What Do Entrepreneurs Pay for Venture Capital Affiliation?


  • David H. Hsu

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    • The Wharton School, University of Pennsylvania. Respondents to the MIT Sloan Financing New High-Tech Ventures Survey made this project possible. I would like to thank Diane Burton, Joshua Gans, Rick Green (the editor), Thomas Hellmann, Steve Kaplan, Augustin Landier, Josh Lerner, Ken Morse, Ed Roberts and especially Scott Stern and an anonymous referee, for supplying helpful comments and suggestions. I thank seminar participants at Boston University, Carnegie Mellon, Case Western, Columbia, Harvard, INSEAD, University of Maryland, the MIT Organizational Economics lunch, Michigan, the NBER Productivity lunch, National University of Singapore, New York University, Stanford, University of Toronto, University of Texas, Washington University, Wharton, and the 2002 Yale Conference on Entrepreneurship, Venture Capital and Initial Public Offerings for interesting comments and discussions. Jaimie Lien provided excellent research assistance. Funding for this project from the Wharton Management Department, the MIT Entrepreneurship Center and the MIT Center for Innovation in Product Development through NSF Cooperative Agreement EEC-9529140 is gratefully acknowledged.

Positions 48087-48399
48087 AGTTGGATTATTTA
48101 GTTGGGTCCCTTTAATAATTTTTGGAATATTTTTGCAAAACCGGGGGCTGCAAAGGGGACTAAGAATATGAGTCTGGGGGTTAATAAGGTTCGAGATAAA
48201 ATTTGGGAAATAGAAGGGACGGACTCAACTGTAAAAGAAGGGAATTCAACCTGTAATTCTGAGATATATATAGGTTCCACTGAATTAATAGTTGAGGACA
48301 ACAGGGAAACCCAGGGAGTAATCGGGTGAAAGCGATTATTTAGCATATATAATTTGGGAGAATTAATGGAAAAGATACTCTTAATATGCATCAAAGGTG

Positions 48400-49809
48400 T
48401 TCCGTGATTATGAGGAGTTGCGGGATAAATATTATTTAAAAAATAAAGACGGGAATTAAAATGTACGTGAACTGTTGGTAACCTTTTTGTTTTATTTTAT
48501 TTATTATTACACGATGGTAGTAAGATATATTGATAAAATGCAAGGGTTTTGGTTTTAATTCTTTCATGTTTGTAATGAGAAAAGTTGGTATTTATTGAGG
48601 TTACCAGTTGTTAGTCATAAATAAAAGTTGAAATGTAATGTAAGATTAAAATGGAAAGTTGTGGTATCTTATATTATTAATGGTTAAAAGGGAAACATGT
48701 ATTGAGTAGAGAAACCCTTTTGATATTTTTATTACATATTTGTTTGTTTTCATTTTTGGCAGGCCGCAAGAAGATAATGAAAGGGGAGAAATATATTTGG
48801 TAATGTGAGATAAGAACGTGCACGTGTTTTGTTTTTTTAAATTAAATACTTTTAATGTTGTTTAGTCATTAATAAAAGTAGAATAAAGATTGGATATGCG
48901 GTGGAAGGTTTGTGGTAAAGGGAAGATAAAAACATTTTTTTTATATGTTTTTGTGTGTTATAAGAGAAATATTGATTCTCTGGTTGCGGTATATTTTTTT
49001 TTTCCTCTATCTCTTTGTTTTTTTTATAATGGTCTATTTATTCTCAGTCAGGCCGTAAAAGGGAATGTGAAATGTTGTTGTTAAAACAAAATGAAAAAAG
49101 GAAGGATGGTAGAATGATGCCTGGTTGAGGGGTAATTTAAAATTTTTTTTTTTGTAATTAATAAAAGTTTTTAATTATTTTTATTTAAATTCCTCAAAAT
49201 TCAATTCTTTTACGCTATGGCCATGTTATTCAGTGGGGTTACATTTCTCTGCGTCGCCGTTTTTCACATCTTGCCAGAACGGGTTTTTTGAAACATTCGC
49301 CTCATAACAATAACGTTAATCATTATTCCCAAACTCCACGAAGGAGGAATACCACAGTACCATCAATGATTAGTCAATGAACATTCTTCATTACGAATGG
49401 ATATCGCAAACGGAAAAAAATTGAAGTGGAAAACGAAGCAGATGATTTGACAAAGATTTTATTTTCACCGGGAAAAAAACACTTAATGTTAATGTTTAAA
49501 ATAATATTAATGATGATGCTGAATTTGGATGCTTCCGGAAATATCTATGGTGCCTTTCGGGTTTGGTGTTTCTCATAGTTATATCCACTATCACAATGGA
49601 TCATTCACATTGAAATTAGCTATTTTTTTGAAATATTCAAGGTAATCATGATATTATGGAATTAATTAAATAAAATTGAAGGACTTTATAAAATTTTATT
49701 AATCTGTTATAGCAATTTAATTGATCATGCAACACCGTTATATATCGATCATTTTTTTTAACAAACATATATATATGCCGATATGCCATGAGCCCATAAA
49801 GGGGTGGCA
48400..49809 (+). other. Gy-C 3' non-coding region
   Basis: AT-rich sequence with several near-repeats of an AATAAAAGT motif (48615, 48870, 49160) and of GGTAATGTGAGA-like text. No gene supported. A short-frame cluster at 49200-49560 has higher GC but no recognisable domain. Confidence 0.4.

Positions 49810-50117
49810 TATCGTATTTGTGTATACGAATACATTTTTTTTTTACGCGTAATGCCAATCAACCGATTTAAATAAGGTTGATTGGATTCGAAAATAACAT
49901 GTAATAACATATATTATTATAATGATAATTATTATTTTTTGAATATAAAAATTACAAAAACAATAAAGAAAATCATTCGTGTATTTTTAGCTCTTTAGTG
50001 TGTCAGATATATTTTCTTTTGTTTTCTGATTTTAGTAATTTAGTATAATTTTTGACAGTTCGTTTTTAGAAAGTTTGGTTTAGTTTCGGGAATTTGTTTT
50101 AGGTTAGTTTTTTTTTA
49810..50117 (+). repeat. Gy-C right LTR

This study empirically evaluates the certification and value-added roles of reputable venture capitalists (VCs). Using a novel sample of entrepreneurial start-ups with multiple financing offers, I analyze financing offers made by competing VCs at the first professional round of start-up funding, holding characteristics of the start-up fixed. Offers made by VCs with a high reputation are three times more likely to be accepted, and high-reputation VCs acquire start-up equity at a 10–14% discount. The evidence suggests that VCs' “extra-financial” value may be more distinctive than their functionally equivalent financial capital. These extra-financial services can have financial consequences.